Skepchick Quickies 9.12

Today in 1952 was the first reported sighting of the Flatwoods Monster in West Virginia. I’m not going to give away the secret because this is a fun read, especially at the end when Joe Nickell from the CSI gets involved!


Mary Brock works as an Immunology scientist by day and takes care of a pink-loving princess child by night. She likes cloudy days, crafting, cooking, and Fall weather in New England.

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  1. The Rothfuss books keep popping up in my Amazon recommendations… food for thought as to whether to invest my time.

    1. I read the first book and it seemed like a self-insert male fantasy. The main character was good at everything he ever tried to do,from the very first time he did it and people fell all over themselves around him because he was just so awesome. All other characters are basically caricatures to illustrate how fantastic the main character is. I haven’t read the sequel but it seems more of the same, as a prominent scene involves him losing us virginity to a fairy queen who has seduced thousands of men and she promptly declares him the best she ever had and just cannot believe it was his first time.

      A lot of people seem to love these books though.

      By contrast, I have been reading the Acacia trilogy and I think it’s pretty great. It’s an epic fantasy written by an African-American who writes both historical fiction and fantasy and I think its themes of power and subjugation and the cost of acquiring and holding power are really interesting.

    1. You might want to do a bit more research. Multifruit trees are not new. They have been around for a long time, probably since not long after grafting was invented. They have been commercially available for at least 30 years that I know of. They have always been a novelty, and may be new in the author’s locale.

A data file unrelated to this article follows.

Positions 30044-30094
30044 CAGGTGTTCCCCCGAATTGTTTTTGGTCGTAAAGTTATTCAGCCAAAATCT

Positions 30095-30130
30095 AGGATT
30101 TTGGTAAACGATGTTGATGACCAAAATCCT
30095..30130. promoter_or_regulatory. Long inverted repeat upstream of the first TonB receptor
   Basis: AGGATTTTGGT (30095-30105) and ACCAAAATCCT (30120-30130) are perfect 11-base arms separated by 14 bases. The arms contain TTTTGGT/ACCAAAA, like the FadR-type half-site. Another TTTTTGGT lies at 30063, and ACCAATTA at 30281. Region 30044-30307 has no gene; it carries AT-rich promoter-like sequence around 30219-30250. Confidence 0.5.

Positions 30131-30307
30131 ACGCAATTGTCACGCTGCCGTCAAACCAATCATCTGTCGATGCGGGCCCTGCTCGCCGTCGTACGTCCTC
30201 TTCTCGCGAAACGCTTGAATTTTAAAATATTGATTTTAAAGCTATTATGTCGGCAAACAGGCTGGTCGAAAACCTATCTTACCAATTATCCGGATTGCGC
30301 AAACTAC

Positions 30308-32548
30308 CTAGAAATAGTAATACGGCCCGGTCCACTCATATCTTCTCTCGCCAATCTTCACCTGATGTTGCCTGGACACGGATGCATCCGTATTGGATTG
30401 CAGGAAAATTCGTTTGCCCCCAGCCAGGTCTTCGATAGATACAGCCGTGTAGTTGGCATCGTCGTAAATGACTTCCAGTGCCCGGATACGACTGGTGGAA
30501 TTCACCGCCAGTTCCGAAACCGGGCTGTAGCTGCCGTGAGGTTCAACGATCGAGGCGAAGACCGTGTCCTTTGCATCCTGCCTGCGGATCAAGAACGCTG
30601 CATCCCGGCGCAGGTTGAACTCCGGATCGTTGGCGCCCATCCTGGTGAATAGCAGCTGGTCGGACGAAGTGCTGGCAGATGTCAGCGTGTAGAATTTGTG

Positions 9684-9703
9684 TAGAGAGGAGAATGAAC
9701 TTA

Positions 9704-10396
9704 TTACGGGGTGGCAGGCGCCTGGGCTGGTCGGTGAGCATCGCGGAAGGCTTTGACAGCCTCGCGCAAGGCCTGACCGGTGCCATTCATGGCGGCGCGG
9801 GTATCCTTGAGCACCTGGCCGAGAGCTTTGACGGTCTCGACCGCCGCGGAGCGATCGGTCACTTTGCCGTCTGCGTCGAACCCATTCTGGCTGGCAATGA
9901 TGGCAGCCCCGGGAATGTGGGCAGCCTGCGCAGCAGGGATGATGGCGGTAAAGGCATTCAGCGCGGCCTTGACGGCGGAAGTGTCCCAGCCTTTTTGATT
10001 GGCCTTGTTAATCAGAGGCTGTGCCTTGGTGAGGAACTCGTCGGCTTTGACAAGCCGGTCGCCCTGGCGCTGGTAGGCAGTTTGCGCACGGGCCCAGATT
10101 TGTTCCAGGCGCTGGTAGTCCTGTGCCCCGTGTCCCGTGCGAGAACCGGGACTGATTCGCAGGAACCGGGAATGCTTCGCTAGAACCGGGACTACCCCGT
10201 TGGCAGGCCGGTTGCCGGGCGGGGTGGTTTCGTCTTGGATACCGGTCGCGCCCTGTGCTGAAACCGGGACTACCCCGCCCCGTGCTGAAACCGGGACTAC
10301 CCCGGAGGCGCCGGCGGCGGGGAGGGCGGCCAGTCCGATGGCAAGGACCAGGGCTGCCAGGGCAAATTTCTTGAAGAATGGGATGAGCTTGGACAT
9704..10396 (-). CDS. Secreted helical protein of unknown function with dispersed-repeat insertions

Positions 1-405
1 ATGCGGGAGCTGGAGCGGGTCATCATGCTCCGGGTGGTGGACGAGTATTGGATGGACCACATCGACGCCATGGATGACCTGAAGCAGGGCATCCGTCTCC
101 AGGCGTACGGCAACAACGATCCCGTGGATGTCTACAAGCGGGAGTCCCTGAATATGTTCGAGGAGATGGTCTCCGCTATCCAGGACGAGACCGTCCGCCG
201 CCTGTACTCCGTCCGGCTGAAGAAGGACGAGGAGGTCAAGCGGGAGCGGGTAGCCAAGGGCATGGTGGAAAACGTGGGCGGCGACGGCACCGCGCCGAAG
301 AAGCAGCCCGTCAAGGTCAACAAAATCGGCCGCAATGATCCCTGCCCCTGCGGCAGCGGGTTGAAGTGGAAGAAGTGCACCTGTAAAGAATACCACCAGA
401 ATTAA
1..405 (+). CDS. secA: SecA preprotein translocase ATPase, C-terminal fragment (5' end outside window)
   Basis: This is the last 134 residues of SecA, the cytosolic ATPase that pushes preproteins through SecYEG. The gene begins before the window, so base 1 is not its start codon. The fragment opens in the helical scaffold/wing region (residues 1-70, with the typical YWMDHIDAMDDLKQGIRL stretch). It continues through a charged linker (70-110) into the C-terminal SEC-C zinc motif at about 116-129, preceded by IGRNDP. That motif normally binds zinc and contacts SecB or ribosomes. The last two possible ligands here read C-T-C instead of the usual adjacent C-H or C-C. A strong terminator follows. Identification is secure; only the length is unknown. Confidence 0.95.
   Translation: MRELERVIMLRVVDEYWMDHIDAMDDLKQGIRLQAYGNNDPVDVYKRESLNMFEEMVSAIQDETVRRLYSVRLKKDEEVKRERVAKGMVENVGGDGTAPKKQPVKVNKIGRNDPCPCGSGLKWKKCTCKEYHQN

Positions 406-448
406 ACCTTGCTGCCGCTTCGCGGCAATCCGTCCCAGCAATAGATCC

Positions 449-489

Oranges, lemons and grapefruits are all hybrids, but they have different parentages. A seed from a lemon will not produce an orange tree, though it may well produce a lemon that is different from the parent. Pomelos are not hybrids, and there are a number of species of lime, maybe a dozen or more.

      Those 2 errors are just off the top of my head, without checking anything.

  2. Sad! I decided to stop reading Jezebel after their attack on Patrick Rothfuss. It is such an uninformed article. Patrick Rothfuss is in no way anti-woman or misogynistic. Quite the opposite in fact. As someone who has followed him for years, I am continually impressed with his drive to bring diversity to the world of fantasy fiction. Seriously, here’s what he posted today regarding getting his son his first haircut: “And that hair. I can’t bring myself to cut it. He’s just too pretty. About 80% of the people who meet him think he’s a little girl because of it. But I love it. Plus can’t help but feel that will probably be healthy for him in the long run. Maybe if folks think he’s a girl for another couple years he’ll be slower to absorb some of the gender bullshit that’s constantly fucking up our culture.” Does that sound like a guy who’s crusading against women? Not to mention, the new pin-up calendar has men AND women. Equal opportunity objectification! Let’s not cut of our noses to spite our faces and alienate people who are genuinely on “our side.”

  3. I’ve never read Rothfuss, so I can’t form an opinion on him. I do have a rule when reading: if the author describes a woman’s breasts or butt before describing her face or personality, I stop reading. I broke this rule for Illuminatus recently and ended up spending much of the time reading it getting irritated. The book would not pass the Bechdel (sp?) test.

  4. I have to disagree with the Jezebel article too. I don’t think it’s icky for a man to talk about his sexuality. I’ve personally made that same criticism of porn, though not as an analogy for something else.

    I’ve actually had the experience he describes. I don’t think he’s doing the Madonna/Whore thing. Your high school crush is not the same person a decade later. There’s also the issue that pornography in general depicts women as not having unique personalities.